# Taylor Polynomials question

• stunner5000pt
You're right that you'll need to take derivatives and set them to zero, but you're working with the wrong function.In summary, the conversation discusses finding the Taylor polynomial and remainder for the function f(x) = 4 + 5x - 6x^2 + 11x^3 - 19x^4 + x^5, as well as finding the maximum value of the third derivative of the function on the interval |x| < 0.1. The group also discusses the process for finding a maximum value and the importance of considering endpoints when there are no local maxima within the interval.

#### stunner5000pt

Homework Statement
$$f(x) = 4 + 5x - 6x^2 + 11x^3 - 19x^4 + x^5$$
a. Find Taylor polynomial at x = 0, order 2
b. find the remainder
$$R_{2} (x) = f(x) - T_{2} (x)$$
c. Find the maximum values of $$f^{(3)} (x)$$ on the interval |x| < 0.1
Relevant Equations
Taylor polynomial formula
$$f(x) = 4 + 5x - 6x^2 + 11x^3 - 19x^4 + x^5$$

question a almost seems too easy as I end up 'removing' the x^4 and x^5 terms
a.
$$T_{2} (x) = 4 + 5x - 6x^2$$

b.
$$= R_{2} (x) = 11x^3 - 19x^4 + x^5$$

c.
i don't understand what i need to do here. To find the maximum value of a function, we differentiate and make that derivative = 0
so if we are to find the maximum of f'''(x) , does that mean that we simply make the answer from a = 0?

4 + 5x - 6x^2 = 0
This solves to
x= -1/2 and x = 4/3

But since neither of these values is in the given interval of |x| < 0.1, do we just evaluate T(2) (x) at x = -0.1 and x = 0.1 and determine the larger of the two?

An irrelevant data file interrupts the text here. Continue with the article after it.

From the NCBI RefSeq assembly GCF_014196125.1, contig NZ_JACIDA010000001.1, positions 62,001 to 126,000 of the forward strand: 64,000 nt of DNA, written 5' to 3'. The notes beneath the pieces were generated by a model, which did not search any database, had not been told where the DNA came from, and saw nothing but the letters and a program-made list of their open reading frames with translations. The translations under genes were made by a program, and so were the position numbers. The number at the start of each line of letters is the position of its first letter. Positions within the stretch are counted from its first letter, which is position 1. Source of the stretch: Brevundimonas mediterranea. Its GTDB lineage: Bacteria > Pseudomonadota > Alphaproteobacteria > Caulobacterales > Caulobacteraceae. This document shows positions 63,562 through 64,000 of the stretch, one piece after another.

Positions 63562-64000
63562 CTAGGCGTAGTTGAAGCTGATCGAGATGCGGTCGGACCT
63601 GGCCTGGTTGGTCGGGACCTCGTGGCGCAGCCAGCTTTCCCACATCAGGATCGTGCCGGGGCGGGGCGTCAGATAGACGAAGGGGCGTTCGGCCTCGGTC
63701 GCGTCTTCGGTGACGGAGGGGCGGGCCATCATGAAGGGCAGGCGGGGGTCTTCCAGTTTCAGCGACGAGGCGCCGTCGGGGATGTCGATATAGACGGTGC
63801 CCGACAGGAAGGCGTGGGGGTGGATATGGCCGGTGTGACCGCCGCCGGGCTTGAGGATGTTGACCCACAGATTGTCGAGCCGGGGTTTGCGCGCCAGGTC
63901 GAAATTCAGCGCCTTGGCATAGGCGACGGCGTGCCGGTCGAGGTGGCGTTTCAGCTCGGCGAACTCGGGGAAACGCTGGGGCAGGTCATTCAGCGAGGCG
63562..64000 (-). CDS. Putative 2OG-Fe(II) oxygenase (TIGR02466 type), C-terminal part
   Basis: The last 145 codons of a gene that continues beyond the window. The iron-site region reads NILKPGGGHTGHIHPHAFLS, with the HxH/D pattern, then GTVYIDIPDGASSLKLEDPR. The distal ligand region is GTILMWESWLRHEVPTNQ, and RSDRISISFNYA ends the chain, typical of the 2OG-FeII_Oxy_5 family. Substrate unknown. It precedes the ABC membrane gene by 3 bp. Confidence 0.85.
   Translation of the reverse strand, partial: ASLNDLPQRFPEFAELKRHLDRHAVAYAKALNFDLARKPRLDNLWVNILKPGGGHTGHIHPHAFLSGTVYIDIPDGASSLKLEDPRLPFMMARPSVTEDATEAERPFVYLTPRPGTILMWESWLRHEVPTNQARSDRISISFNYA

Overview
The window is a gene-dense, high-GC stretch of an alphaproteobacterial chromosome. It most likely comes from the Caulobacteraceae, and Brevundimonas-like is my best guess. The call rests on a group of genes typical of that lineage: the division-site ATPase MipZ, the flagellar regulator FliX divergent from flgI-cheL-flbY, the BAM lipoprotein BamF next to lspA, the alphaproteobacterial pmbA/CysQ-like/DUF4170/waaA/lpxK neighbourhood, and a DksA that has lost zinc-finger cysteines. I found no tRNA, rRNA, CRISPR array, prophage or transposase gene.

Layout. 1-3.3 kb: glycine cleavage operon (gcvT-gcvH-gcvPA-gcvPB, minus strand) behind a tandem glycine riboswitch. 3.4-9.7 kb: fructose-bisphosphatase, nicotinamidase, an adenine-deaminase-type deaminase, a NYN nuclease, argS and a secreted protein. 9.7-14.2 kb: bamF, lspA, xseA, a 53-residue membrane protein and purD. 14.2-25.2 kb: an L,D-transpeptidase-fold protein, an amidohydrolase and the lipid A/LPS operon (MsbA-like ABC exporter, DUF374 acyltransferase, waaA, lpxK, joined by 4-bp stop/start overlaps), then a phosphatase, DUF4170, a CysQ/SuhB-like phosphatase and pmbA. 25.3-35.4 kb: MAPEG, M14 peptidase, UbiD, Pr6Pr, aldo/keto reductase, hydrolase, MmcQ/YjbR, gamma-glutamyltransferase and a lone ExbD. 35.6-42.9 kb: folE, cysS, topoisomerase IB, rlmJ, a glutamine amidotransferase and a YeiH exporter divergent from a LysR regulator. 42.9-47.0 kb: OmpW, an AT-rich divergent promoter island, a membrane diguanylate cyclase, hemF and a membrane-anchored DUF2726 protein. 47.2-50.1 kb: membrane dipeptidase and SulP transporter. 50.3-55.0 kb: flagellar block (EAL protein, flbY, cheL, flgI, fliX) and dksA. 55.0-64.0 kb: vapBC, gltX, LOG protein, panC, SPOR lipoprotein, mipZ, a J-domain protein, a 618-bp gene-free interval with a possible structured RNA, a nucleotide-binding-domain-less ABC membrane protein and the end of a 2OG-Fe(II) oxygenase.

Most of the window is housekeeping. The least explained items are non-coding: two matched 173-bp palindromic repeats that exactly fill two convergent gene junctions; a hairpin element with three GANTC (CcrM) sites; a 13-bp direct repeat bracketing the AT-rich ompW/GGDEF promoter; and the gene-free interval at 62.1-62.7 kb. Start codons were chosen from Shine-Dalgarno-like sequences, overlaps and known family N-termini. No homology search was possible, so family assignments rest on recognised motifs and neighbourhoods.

stunner5000pt said:
Homework Statement:: $$f(x) = 4 + 5x - 6x^2 + 11x^3 - 19x^4 + x^5$$
a. Find Taylor polynomial at x = 0, order 2
b. find the remainder
$$R_{2} (x) = f(x) - T_{2} (x)$$
c. Find the maximum values of $$f^{(3)} (x)$$ on the interval |x| < 0.1
Relevant Equations:: Taylor polynomial formula

$$f(x) = 4 + 5x - 6x^2 + 11x^3 - 19x^4 + x^5$$

question a almost seems too easy as I end up 'removing' the x^4 and x^5 terms
a.
$$T_{2} (x) = 4 + 5x - 6x^2$$

b.
$$= R_{2} (x) = 11x^3 - 19x^4 + x^5$$
Yes, I think it is that easy.
stunner5000pt said:
c.
i don't understand what i need to do here. To find the maximum value of a function, we differentiate and make that derivative = 0
so if we are to find the maximum of f'''(x) , does that mean that we simply make the answer from a = 0?

4 + 5x - 6x^2 = 0
That's not ##f^{(3)}(x)##.
stunner5000pt said:
This solves to
x= -1/2 and x = 4/3

But since neither of these values is in the given interval of |x| < 0.1, do we just evaluate T(2) (x) at x = -0.1 and x = 0.1 and determine the larger of the two?
If there are is no local maximum within an interval, then the maximum value must be at an endpoint.

The answer to your question is yes. To find a maximum, you check the critical points and the endpoints.

PeroK said:
Yes, I think it is that easy.

That's not ##f^{(3)}(x)##.

If there are is no local maximum within an interval, then the maximum value must be at an endpoint.
Right, i see the issue. THe maximum of f'''(x) would be solved by solving f''(x) = 0, is that correct?

stunner5000pt said:
Right, i see the issue. THe maximum of f'''(x) would be solved by solving f''(x) = 0, is that correct?
No ##f^{(4)}(x) = 0##.

stunner5000pt said:
Right, i see the issue. THe maximum of f'''(x) would be solved by solving f''(x) = 0, is that correct?

No, you need to take one extra derivative, so you need to fourth derivative.

It might help to first compute ##f^{(3)}## and then start from scratch on that. It's a function, and you need to maximize it

• PeroK